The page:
While I instantly enjoy the visual navigation style, this is still far from replacing my usual browser, because while it allows me to interrogate the data in new ways, I am not sure I would use this new way of examining data for the current sets available, after all I tend to dip into these data heavy sites only when I have a specific query on something, where searching is much more appropriate than browsing. While I do think that the way we search and find data will change dramatically I think this sort of interface could really come into it’s own on the sites I tend to browse, such as Amazon or Facebook and I think it could offer a really interesting dimension to Twitter.

Project Natal

Project Natal was announced by Microsoft at E3 as new interface peripheral for the Xbox 360, which removes the need for a joypad, instead body movement, facial recognition and voice are used for interaction.

We have seen similar innovations with the EyeToy for the PS2 and the notion detection in the Wii, but both have severe limitations. The EyeToy is a single lens camera, so it is easily affected by lighting and background, while the motion detection in the Wii is built into the joypad and has limited capabilities by default.

The demo shown at E3 is jaw dropping, showing seemingly natural interaction with a character called Milo, but anyone with any experience of Microsoft demos treats them with appropriate levels of scepticism. Since they haven’t beaten the Turing test there is certainly some smoke and mirrors going on, in the words of Milo’s creator Peter Molyneux “If we had, then applying it to a computer game would be the last of the solutions we’d use it for.”

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Other demos include a painting application and a dodgeball style game. They are relatively low tech examples but the dodgeball game has been demonstrated with journalists and celebrities, and has appeared to withstand their scrutiny. Interestingly Endgadget’s demo turned the lights down to see if it can cope with different lighting, and it had no problems.

Although shy on the details Microsoft have said it contains an RBG camera, an infrared camera, a multi-array microphone and a depth map. New Scientist among others suggested it is using the infrared camera technology by 3DV, an Israeli company that Microsoft purchased. This heat detection allows it to maintain a level of functionality regardless of light sources or obstacles.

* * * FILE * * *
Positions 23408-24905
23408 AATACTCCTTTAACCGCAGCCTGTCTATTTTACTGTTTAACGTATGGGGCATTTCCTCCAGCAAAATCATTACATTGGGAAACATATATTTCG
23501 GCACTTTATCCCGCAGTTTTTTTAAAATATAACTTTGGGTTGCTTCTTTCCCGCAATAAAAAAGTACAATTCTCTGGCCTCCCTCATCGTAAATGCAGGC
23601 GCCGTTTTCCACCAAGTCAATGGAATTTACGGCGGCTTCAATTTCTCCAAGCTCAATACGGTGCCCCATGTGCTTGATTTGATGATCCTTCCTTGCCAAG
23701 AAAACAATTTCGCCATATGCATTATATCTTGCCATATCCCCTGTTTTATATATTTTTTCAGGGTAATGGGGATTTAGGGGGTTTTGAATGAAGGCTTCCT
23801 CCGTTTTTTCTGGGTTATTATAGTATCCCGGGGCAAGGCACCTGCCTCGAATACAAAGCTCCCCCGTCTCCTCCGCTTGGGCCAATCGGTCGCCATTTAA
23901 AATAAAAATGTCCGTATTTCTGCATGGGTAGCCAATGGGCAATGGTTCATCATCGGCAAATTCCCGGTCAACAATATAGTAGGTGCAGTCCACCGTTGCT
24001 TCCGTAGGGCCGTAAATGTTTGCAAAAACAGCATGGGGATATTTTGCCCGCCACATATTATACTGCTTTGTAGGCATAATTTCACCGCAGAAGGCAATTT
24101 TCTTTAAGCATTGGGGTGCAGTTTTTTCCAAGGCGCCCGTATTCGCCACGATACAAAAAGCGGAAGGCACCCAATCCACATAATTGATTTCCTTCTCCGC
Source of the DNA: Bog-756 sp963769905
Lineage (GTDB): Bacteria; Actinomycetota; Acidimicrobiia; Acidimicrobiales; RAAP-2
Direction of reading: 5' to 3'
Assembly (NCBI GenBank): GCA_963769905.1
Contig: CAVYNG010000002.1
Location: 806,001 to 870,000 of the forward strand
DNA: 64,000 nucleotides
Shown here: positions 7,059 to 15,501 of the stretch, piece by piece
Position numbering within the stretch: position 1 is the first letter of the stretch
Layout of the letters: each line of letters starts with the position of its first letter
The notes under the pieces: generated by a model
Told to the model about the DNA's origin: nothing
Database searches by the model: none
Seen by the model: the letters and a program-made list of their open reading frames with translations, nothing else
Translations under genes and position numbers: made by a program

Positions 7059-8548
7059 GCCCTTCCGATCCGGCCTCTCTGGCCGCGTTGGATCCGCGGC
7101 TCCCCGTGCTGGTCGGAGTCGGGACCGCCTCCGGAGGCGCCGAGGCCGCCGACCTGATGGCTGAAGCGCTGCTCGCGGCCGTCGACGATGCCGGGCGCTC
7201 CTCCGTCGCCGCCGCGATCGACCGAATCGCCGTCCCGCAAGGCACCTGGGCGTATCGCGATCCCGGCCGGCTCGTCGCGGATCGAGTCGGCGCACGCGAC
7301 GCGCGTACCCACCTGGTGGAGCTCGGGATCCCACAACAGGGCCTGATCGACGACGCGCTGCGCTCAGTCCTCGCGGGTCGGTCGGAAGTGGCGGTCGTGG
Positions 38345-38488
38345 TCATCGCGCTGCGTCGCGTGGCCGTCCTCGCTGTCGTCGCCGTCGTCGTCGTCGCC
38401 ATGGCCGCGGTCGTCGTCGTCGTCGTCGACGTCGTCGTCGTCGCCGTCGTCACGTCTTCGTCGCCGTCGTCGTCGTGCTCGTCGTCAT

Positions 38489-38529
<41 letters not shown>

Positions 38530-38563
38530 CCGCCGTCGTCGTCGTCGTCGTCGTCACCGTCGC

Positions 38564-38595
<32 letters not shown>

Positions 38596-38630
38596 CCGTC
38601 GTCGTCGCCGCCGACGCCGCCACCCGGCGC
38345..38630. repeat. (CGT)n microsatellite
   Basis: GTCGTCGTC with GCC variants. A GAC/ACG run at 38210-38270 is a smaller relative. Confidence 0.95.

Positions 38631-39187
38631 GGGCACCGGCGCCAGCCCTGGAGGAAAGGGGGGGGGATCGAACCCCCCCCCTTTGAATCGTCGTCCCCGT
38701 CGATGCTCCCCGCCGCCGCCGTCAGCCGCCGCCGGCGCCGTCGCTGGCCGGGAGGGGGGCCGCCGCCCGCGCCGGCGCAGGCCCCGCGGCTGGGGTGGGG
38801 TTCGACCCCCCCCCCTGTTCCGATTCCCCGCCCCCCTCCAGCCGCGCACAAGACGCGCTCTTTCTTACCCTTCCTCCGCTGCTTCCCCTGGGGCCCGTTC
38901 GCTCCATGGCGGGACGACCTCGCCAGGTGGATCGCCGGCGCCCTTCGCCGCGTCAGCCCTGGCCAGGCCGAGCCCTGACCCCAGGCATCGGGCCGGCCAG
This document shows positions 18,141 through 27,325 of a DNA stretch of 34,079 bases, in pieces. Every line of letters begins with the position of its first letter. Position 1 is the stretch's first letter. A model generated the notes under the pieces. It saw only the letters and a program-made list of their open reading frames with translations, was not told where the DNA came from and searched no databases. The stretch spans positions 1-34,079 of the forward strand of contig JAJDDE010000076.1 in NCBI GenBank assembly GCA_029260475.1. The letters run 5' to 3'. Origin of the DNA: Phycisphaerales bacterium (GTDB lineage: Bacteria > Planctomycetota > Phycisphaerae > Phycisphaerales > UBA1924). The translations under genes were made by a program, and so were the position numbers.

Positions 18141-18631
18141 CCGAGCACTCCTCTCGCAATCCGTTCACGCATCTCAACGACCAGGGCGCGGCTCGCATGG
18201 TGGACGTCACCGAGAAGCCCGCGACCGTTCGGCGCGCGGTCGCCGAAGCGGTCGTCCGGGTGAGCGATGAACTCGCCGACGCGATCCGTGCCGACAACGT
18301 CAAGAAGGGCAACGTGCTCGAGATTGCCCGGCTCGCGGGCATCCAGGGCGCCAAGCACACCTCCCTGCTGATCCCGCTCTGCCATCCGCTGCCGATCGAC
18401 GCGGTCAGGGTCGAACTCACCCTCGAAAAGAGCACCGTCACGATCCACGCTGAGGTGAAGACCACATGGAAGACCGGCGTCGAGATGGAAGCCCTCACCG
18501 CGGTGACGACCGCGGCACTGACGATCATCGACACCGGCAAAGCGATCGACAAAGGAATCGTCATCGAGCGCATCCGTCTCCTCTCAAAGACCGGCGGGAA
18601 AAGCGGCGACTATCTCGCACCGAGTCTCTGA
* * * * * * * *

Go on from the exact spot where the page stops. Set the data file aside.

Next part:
Project Natal claims to have facial recognition and voice recognition, but we’ve only really seen this in the Milo demonstration, which could have been entirely scripted. So the extent of this capability is still not fully understood, although the voice recognition is based on Windows 7 functionality.

While Natal does recognise actions sitting down, a notable thing from the demos is the space of the room they were demoing in. When you use your whole body as a controller you need enough space to do so. A bit like Wii Fit, removing the traditional controller can pose logistical problems for the smaller household; for me my living room becomes more like an obstacle course.

Paradoxically playing a game with your body rather than your thumbs can be both more intuitive and harder work. I am old enough that can still remember my initial awkwardness interacting with a computer mouse or a console joypad, even though it seems like second nature now. However this hurdle is removed by Natal, making gaming and potentially all human-computer interaction much more accessible and intuitively responsive to an even wider audience, although it lacks the feedback a physical peripheral affords.

If I sat playing Burnout as it has been demonstrated with Natal my arms would ache after a while. But one thing I do know from marathon Guitar Hero sessions is that I will play through most aches for the right game. Interestingly a great many of the games we play allow us to explore far beyond our own physical limitations, so I wonder where the disparity is between simulation and escapism and what we desire from our gaming experience.

I don’t think we will be getting rid of the joystick anytime soon, but this definitely opens the door to new kinds of games and game play that we haven’t seen before. Its greatest potential is in the creative and imaginative hands of games and software designers everywhere.